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Study sheds light on how marine animals survive stress

MEDFORD/SOMERVILLE, Mass. -- For marine iguanas living in the Galapagos Islands, an El Nio can be deadly. Some die from starvation while others survive. Scientists have long believed that the difference between life and death for the iguana depended on the animals' ability to secrete the stress hormone corticosterone.

Under stressful conditions, corticosterone functions like a spigot by controlling how the body expends energy during an emergency. It is associated with the "fight or flight" response to stress and is similar to cortisol in humans. But corticosterone can also be lethal if the spigot is not turned off, according to a study of marine iguanas published in the May 26 online issue of the Proceedings of the Royal Society.

The findings could provide insight into how wildlife in the Gulf of Mexico will respond to the current oil spill. Animals will secrete corticosterone to help them cope with the disaster. However, prolonged hormone production could factor into how well animals are able to survive the crisis.

From 2002 through 2008, a research team led by Tufts University Professor of Biology L. Michael Romero studied corticosterone levels in iguanas on Santa Fe Island before and after the El Nio that struck in late 2002.

The team, funded by the National Science Foundation, included co-author Martin Wikelski from the Max Planck Institute for Ornithology and Konstanz University.

The Galapagos Islands' marine iguanas are a suitable model for study because they live in predictable natural conditions. The animals feed exclusively on marine algae. Their greatest and almost only threat or stress occurs during recurrent El Nio-induced food shortages, when a decrease of algae can lead to starvation.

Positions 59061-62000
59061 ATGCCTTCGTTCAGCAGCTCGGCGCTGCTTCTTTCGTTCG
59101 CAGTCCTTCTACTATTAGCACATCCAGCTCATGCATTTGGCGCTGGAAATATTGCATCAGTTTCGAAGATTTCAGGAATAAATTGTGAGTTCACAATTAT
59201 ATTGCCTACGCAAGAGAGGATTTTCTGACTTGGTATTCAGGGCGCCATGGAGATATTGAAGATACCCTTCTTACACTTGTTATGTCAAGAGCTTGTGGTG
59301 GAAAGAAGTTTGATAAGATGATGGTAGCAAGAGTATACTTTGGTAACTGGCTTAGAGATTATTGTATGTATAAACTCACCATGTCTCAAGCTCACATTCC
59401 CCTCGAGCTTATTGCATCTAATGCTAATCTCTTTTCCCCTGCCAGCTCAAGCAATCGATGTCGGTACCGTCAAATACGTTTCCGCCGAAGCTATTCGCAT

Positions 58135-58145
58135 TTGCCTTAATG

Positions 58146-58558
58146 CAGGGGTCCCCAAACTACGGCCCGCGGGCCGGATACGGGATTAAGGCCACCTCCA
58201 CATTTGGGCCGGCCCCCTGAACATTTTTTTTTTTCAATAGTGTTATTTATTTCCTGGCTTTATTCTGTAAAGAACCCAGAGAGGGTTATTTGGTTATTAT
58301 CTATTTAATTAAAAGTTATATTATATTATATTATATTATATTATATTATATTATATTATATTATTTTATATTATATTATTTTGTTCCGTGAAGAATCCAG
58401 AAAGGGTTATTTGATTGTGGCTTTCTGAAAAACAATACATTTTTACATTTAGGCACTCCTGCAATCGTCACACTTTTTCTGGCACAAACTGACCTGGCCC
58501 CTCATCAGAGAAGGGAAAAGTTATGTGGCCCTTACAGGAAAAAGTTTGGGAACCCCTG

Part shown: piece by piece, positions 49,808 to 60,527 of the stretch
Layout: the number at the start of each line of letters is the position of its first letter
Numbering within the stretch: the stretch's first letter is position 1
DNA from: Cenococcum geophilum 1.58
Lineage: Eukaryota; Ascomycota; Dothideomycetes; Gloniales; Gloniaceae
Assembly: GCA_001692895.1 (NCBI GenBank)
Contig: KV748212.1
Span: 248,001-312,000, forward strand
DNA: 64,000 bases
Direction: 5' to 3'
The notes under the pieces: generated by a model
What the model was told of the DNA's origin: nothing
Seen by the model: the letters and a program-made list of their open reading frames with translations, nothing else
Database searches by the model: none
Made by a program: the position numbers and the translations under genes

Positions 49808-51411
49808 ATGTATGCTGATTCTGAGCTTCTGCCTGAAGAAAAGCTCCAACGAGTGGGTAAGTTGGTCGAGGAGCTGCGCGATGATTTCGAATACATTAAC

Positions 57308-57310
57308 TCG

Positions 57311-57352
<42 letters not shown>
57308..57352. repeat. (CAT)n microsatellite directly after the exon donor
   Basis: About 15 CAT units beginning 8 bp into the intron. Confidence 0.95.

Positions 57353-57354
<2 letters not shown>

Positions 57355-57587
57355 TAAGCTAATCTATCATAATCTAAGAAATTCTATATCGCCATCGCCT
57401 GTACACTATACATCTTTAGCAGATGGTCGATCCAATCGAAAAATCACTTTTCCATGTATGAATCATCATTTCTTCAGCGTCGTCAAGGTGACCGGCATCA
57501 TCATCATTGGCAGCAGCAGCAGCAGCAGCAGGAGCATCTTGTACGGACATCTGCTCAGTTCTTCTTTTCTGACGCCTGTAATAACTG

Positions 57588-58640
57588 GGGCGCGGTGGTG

The scientists captured 98 healthy male iguanas on the island in December 2002, just weeks before the El Nio. They injected a group of the animals with a hormone to stimulate a biological process called negative feedback which lowers the natural corticosterone levels in the animals' blood. The animals responded in one of two ways. Some reacted by shutting shut down the release of corticosterone. In other iguanas, the secretion of corticosterone continued, producing excessive concentrations of the hormone in the blood.

Romero and Wikelski returned to Santa Fe Island in July 2003. Twenty-three of the animals had starved to death, but seventy-five had survived.

According to Romero, the dead iguanas were imperiled by their inability to turn off their stress response. This produced elevated corticosterone levels. In this condition, the animals had depleted the protein reserves that could be processed into energy during a stressful event. In their weakened condition, these iguanas were more susceptible to starvation than their counterparts.

Romero points to several major implications of the findings. First, negative feedback is a vital component of a successful stress response. "The results from the iguanas indicate that the better an individual is at coping with stress -- by turning off the response as soon as possible -- the better the chance they have to survive," he says.

The ultimate goal of the research, says Romero, is "to understand what causes stress in wild animals; what physiological mechanisms are turned on in response to stress and how those mechanisms help the animals survive in their natural habitats."

This work has immediate implications for the current oil spill in the Gulf of Mexico. "As animals encounter the spill, they will have a robust release of corticosterone to help them cope with the consequences of the oil," says Romero. "However, those animals that can best turn off their corticosterone response once the initial danger from the oil has passed will probably be the most likely to survive," he says.


Contact: Alexander Reid
Tufts University

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